Today, county residents are nearly twice as likely as they were in our first post-bankruptcy poll to rate their county government as doing an excellent or good job at solving problems (49 percent to 24 percent). Moreover, solid improvements are evident in residents' perceptions of the county government's efficiency in spending tax dollars and in the belief among residents today that county leaders pay attention to what the people think. The positive feelings toward local government extend to a wide array of services - including police protection, streets and roads, public schools, and parks and recreation - all of which took funding hits in the wake of the bankruptcy.
Is Orange County government in better shape today than it was a decade ago?
Both the state and county governments learned important lessons from the near-calamitous mistakes that led to the bankruptcy, and they took actions that led to a more responsible approach to municipal investments. The state government outlawed the use of the risky investments that had resulted in the bankruptcy and increased the monitoring of the county treasurer's activities by other local officials. In Orange County, the new county treasurer restored confidence with the public, local governments and Wall Street lenders through fiscal transparency, an oversight committee, and solid investments.
Orange County was the recipient of awards for its efforts to reinvent county government in the wake of the bankruptcy. The restoration of a good credit rating was also achieved. In an era when local governments throughout California are being forced to confront the reality that Orange County faced a decade ago - managing fiscal survival without help from the state government and local voters - the Orange County bankruptcy serves as a cautionary tale for struggling municipalities.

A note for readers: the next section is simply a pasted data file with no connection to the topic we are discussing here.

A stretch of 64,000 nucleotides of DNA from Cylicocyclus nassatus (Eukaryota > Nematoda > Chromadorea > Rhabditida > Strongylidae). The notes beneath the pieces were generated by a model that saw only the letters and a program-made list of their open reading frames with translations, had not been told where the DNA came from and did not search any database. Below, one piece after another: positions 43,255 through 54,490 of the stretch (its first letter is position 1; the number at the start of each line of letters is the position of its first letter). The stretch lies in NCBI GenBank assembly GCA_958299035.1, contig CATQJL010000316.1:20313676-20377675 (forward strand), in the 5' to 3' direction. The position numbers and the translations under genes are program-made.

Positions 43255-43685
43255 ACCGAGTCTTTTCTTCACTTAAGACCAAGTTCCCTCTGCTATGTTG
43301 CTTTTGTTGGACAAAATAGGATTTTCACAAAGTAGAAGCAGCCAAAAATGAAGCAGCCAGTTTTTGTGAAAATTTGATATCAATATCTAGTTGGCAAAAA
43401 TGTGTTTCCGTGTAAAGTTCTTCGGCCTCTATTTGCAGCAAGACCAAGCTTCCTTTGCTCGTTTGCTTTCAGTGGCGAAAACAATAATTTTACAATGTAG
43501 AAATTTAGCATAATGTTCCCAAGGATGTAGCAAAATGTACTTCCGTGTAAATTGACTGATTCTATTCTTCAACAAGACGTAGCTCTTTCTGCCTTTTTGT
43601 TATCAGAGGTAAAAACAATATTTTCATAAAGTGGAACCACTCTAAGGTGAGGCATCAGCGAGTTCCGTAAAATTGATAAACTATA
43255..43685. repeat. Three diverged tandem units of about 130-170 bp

Orange County has hit something of a rough patch of late. Over the past three years, two big increases in pensions for county employee groups have led to concerns about the county government's long-term debt, and mismanagement in the county planning department has brought sharp criticism of county executives. Still, the problems do not rival the fiscal crisis the county faced a decade ago.
With the bankruptcy now in the rearview mirror in Orange County, the bigger challenge for the next decade comes from another milestone that coincides with this 10th anniversary. Orange County became a majority-minority county this year - whites are now under 50 percent of the population - and Latino and Asian immigrants and their children will continue to increase in the decade ahead. The new Orange County majority will demand more local services - including public health and public schools - while Orange County's predominantly white voters will prefer to shrink local government.
How Orange County chooses to respond to this demographic shift will ultimately determine if we can look back in 10 years and say that the quality of life and economy has improved, and if we will heap praise on local governments for meeting the challenges of the future.